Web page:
Antibiotics should NOT be used to treat a common cold. They will NOT help and may make the situation worse! Thick yellow or green nasal discharge is not a reason for antibiotics, unless it lasts for 10 to 14 days without improving. (In this case, it may be sinusitis.)

New anti-viral drugs could make runny noses completely clear up a day sooner than usual (and begin to ease the symptoms within a day). It’s unclear whether the benefits of these drugs outweigh the risks.

Chicken soup has been used for treating common colds at least since the 12th century. It may really help. The heat, fluid, and salt may help you fight the infection.

Expectations (prognosis)
The symptoms usually go away in 7 to 10 days.

Complications

     
  • bronchitis  
  • pneumonia  
  • ear infection  
  • sinusitis  
  • aggravation of asthma

Calling your health care provider
Try home care measures first. Call your health care provider if:

     
  • The symptoms worsen or do not improve after 7 to 10 days  
  • Breathing difficulty develops  
  • Specific symptoms deserve a call (for example, see the article on fever)

Prevention

It might seem overwhelming to try to prevent colds, but you can do it. Children average 3 to 8 colds per year. It is certainly better to get 3 than 8!

Here are 5 proven ways to reduce exposure to germs:

     
  • Switch day care: Using a day care of 6 or fewer children dramatically reduces germ contact.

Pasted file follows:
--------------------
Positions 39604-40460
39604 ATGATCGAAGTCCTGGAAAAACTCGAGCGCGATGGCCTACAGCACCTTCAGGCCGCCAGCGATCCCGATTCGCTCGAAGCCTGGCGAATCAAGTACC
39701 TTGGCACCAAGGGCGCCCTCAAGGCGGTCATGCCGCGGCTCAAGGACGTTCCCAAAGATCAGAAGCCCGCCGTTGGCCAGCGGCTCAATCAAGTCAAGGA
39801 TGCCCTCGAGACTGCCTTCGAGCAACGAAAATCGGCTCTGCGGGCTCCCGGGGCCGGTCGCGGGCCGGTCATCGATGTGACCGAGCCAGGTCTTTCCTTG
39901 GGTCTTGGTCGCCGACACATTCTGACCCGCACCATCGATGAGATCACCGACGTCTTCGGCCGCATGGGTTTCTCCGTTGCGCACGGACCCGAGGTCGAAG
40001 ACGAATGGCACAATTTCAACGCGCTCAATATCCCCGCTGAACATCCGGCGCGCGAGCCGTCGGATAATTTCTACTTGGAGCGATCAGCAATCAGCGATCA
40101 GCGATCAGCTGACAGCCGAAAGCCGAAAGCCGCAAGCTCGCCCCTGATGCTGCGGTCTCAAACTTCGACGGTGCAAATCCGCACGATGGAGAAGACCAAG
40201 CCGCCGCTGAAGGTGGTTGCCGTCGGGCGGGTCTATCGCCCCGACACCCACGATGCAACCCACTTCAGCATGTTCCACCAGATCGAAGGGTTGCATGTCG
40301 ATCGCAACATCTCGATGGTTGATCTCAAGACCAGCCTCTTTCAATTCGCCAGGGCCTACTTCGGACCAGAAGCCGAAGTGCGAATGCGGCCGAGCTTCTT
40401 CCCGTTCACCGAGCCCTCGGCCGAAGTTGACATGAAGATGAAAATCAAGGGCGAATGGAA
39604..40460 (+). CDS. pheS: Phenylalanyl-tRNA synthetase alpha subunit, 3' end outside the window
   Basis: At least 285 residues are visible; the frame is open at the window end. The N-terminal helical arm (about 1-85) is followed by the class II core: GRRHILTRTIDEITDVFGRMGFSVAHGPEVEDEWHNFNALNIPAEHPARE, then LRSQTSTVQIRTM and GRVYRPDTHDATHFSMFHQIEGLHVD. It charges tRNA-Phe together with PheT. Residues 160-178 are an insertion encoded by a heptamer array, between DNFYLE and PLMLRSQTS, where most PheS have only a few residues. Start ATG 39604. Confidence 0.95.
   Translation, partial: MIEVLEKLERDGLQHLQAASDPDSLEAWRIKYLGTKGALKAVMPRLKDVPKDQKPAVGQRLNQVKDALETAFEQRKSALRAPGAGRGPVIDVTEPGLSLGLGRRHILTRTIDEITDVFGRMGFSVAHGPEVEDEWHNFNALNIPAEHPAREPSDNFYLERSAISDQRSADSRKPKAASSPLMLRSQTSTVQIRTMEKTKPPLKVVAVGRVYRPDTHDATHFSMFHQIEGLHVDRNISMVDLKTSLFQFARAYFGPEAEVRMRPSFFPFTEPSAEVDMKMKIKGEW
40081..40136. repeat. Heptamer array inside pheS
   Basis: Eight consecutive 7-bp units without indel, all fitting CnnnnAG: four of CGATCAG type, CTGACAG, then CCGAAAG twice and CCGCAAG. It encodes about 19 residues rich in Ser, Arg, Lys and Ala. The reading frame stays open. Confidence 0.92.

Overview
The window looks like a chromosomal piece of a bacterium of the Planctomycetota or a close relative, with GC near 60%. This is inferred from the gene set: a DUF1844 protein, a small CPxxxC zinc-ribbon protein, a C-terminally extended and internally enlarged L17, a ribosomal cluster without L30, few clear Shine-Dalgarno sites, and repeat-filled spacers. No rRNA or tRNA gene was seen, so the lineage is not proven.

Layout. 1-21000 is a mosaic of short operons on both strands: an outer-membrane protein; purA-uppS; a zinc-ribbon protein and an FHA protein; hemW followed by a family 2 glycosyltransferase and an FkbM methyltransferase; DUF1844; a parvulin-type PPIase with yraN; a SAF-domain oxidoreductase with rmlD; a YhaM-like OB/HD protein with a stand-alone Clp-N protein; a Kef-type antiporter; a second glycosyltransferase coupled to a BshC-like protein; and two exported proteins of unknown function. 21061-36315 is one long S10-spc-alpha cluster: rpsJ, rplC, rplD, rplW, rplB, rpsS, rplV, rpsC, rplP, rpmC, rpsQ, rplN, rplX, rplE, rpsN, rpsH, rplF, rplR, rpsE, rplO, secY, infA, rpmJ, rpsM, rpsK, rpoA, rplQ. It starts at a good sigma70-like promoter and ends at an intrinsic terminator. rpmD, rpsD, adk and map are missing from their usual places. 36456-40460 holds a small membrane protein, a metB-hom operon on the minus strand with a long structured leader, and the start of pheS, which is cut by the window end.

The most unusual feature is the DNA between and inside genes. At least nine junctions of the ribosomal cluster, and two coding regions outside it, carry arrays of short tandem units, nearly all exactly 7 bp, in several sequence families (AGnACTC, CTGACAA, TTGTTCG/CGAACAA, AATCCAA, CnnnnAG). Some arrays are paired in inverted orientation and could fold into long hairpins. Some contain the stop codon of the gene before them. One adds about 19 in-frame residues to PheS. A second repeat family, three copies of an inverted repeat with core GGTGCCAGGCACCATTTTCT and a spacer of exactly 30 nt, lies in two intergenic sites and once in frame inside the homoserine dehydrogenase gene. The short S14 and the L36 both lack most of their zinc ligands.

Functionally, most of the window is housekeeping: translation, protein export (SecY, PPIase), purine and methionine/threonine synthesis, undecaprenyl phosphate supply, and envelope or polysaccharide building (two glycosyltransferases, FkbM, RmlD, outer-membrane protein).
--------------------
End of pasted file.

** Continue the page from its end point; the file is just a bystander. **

• Wash hands: Children and adults should wash hands at key moments - after nose-wiping, after diapering or toileting, before eating, and before food preparation.  
  • Use instant hand sanitizers: Talk about convenient! A little dab will kill 99.99% of germs without any water or towels. It uses alcohol to destroy germs. It is an antiseptic, not an antibiotic, so resistance can’t develop. And it’s fun. Many kids think it’s a treat to use it!  
  • Disinfect: Clean commonly touched surfaces (sink handles, sleeping mats) with an EPA-approved disinfectant.  
  • Use paper towels… instead of shared cloth towels.

Here are seven ways to support the immune system:

     
  • Avoid unnecessary antibiotics: The more people use antibiotics, the more likely they are to get sick with longer, more stubborn infections caused by more resistant organisms in the future.  
  • Breastfeed: Breast milk is known to protect against respiratory tract infections, even years after breastfeeding is done. Kids who don’t breastfeed average 5 times more ear infections.  
  • Avoid second-hand smoke: Keep as far away from it as possible! It is responsible for many health problems, including millions of colds.  
  • Get enough sleep: Late bedtimes and poor sleep leave people vulnerable.  
  • Drink water: Your body needs fluids for the immune system to function properly.  
  • Eat yogurt: The beneficial bacteria in some active yogurt cultures help prevent colds.  
  • Take zinc: Children and adults who are zinc-deficient get more infections and stay sick longer.

 

Johns Hopkins patient information

Last revised: December 4, 2012
by Janet G. Derge, M.D.